One potential explanation for low female labor force participation in South Asia is that the jobs available for women pay low wages. Commonly referred to as ‘gender pay gaps’, which occur when women with similar skills are paid less than men for doing the same job, may discourage women from entering the workforce. According to a policy brief published by the United Nations ESCAP in 2016, women are paid 10-15% less than men after accounting for education and work experience. An analysis prepared by Harvard-based research group Evidence for Policy Design (EPoD) conducted for a government skills-training program in India revealed that the gender gap in wages was significantly wider in manufacturing than in other industries. Men made twice as much as women in factory jobs, but only 5% more in the services industry (LSE, 2017). Yet, it is important to state that this paper does not intend to undermine women who work for low wages – or without a salary.

Another factor which may help to elucidate the staggeringly low FLFP rates is the predominance of the informal market sector in the region of South Asia. The importance of considering it lies in that – contrary to the predictions of orthodox development economists – the informal economy has continued to persist, as patterns of structural transformation are neither automatic nor inevitable (Hearle, Baden and Kavita, 2019). Significant economic growth has not translated into the reduction of the informal sector, as it is evident in the case of India. According to a report published by UN Women in 2015, women continue to shoulder a disproportionate share of unpaid work in contrast with their male counterparts. About 64% of women are informally self-employed, and 31% work in informal wage employment, compared to 54% and 36% of men, respectively. While in absolute terms there may be more women than men in informal employment, women are often concentrated in the most vulnerable segments of informal employment, receiving low, irregular or no cash returns, and are further subject to a high level of job insecurity. According to a report published by the International Policy Centre for Inclusive Growth, an explanation for this phenomenon relates to the growth of export-orientated industries and a general trend of subcontracting that have moved formal jobs out of the factories into small, unregistered industrial workshops or workers’ homes.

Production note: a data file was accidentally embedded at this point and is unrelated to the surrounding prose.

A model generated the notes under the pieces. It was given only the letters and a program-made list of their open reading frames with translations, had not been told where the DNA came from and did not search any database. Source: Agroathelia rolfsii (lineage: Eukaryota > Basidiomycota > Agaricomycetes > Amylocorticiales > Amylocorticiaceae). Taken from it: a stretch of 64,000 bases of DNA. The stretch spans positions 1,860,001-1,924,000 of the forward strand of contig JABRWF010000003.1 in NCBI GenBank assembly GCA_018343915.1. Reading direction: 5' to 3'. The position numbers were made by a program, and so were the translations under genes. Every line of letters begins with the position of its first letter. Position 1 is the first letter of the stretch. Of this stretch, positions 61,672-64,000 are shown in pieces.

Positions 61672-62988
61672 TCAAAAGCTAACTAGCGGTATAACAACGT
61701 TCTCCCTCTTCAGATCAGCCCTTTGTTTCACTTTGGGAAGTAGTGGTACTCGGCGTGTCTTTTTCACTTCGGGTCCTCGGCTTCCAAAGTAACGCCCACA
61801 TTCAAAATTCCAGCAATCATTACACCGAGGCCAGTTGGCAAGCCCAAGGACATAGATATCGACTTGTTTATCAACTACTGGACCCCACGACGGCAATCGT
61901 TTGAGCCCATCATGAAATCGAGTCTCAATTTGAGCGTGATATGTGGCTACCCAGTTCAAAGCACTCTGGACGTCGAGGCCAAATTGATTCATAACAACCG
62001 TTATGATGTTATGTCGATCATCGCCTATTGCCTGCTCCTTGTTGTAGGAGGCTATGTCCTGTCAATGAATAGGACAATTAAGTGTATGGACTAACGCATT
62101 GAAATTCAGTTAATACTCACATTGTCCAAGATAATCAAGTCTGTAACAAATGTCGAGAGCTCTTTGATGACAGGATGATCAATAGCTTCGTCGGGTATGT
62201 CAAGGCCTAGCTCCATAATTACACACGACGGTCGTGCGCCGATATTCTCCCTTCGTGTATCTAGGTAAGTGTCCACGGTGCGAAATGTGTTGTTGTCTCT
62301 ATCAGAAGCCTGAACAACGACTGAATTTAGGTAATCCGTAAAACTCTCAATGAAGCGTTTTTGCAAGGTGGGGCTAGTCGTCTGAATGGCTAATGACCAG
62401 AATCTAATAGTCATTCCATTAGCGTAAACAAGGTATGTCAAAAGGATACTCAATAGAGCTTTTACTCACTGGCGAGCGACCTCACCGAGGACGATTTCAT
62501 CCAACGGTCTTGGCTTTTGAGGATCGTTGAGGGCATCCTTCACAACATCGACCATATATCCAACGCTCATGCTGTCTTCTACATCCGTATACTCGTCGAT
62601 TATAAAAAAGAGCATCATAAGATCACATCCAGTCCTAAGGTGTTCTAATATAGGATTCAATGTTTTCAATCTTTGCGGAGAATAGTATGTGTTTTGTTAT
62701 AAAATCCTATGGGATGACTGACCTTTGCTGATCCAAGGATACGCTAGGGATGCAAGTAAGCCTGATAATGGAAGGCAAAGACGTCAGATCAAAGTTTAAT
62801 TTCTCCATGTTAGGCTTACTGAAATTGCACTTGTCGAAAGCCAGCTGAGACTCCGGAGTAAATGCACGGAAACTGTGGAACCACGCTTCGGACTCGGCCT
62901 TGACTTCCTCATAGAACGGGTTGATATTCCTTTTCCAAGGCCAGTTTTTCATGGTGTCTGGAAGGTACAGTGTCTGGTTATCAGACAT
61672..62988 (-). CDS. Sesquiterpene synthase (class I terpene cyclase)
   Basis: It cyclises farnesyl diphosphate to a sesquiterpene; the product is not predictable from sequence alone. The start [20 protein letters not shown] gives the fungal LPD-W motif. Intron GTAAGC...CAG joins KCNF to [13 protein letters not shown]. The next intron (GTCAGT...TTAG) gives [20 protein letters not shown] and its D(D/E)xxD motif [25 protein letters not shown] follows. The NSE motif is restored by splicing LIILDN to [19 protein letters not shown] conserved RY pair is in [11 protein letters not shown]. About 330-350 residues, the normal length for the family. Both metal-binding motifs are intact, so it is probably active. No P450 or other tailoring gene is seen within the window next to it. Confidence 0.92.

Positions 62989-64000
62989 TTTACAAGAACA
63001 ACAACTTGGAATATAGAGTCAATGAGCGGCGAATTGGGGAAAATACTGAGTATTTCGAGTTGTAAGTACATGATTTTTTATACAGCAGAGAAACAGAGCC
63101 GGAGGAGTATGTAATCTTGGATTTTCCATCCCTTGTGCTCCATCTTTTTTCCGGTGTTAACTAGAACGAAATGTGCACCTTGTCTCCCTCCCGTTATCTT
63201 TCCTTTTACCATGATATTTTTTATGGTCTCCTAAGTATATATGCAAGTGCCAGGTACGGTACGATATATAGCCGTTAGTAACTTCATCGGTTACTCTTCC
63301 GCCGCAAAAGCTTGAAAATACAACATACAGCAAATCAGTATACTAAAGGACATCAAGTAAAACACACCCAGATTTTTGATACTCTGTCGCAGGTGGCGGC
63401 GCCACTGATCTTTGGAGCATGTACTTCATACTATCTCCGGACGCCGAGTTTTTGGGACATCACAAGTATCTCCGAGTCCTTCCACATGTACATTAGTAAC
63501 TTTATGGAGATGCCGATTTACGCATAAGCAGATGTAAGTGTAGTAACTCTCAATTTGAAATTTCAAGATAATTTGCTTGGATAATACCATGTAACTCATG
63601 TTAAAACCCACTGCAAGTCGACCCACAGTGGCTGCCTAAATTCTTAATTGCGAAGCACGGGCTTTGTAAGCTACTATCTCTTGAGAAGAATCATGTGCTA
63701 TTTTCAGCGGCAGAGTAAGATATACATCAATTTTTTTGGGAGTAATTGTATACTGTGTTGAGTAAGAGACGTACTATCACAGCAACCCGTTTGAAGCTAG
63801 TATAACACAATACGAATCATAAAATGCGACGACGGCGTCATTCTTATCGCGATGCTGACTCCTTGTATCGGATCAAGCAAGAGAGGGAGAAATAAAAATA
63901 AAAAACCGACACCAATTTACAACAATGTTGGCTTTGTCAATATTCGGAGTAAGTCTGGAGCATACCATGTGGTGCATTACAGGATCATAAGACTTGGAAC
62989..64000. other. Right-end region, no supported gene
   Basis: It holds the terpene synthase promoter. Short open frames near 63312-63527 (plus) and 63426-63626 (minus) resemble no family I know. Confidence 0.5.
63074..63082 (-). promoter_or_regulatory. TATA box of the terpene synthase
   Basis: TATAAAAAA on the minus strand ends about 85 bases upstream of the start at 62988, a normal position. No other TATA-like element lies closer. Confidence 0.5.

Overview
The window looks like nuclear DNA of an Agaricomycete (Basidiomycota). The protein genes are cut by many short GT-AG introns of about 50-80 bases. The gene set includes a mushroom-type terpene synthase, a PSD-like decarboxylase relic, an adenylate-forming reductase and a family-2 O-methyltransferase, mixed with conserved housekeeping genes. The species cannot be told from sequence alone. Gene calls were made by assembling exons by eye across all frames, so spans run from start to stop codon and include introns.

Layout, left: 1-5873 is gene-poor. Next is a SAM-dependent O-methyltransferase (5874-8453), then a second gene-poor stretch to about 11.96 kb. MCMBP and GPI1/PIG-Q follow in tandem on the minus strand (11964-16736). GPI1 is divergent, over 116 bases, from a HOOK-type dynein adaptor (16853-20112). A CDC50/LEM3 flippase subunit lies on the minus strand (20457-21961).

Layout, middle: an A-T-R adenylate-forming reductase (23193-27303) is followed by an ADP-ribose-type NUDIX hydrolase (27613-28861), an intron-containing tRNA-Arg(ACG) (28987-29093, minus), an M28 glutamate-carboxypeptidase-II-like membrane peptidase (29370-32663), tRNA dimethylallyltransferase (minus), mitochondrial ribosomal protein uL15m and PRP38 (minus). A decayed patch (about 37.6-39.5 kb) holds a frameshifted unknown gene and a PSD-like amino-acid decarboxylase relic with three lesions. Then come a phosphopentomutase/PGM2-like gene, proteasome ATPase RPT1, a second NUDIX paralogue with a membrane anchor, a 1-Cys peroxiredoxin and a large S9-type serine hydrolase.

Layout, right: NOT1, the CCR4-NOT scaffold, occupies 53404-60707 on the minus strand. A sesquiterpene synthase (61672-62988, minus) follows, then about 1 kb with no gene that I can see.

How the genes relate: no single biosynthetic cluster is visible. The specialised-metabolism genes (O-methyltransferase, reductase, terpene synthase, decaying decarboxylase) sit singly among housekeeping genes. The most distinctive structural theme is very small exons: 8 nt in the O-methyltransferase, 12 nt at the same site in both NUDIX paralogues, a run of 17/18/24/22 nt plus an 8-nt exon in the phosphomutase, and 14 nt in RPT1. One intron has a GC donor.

A factor which has received considerably less attention from policy makers – albeit being highly relevant in the context of South Asia – is the relationship between female labor force participation and violent conflicts, including terrorist attacks. A recent report published by the Institute of Labor Economics concluded that one additional attack reduced FLEP rates by approximately 0.008 percentage points, on average (Robertson, Lopez-Acevedo and Morales, 2020). The authors tested the added-worker effect theory – which posits that violence might increase FLFP rates as women attempt to compensate for lost household income – and observed that a greater prevalence of attacks may encourage married women to exert more working hours, although an increase in casualties resulting from terrorist attacks led to an overall decrease in FLFP rates. Violence in itself does not serve to explain the extremely low FLFP rates in the region - yet, a clear pattern was detected indicating that terrorist attacks had robust negative effects on FLEP.

Evaluating the success of different empowerment tools and techniques in South Asia

Policies that effectively contribute to tackling the core barriers and offsetting incentives for women to work are of enormous relevance for South Asian States. As a matter of fact, governments, finance institutions and non-governmental organizations in the sub-region have indeed implemented certain policies and projects that have produced remarkable positive outcomes in terms of increasing women’s employment. By means of closer examination and evaluation, it is possible for South Asian countries to learn from each other. It is, nonetheless, important to mention that several of the implemented initiatives are recent in nature and have therefore not yet produced any substantial changes or outcomes. Consequently, this section has chosen a number of policies that have proved to be successful; including legal reforms, microfinancial initiatives, and encouraging women to participate in non-traditional work sectors.

Legal reform regulating Women’s Economic Opportunities

Only a couple of years ago, the future prospects for legal improvement for the women of the sub-region were deemed weak. Since 2010, when Women, Business and the Law first published a baseline of gender legal differences affecting women’s economic opportunities and started measuring reforms, the region with the fewest reforms over time was in fact South Asia, which translated into 18 reforms in comparison to 38 reforms in East Asia and the Pacific (World Bank Group, 2019). The World Bank study, which analyses laws and regulations affecting women’s economic opportunity in 190 economies across the eight indicators – mobility, workplace, pay, marriage, parenthood, entrepreneurship, assets and pension - stated in its 2016 report that “While economies in South Asia have introduced quotas to increase women’s representation and enacted legislation protecting women from violence, they have shown little reform in the economic domains”. Importantly, the study finds that over time, reforms increasing women’s equality of opportunity contribute to more successful economies, higher female labor force participation and better development outcomes.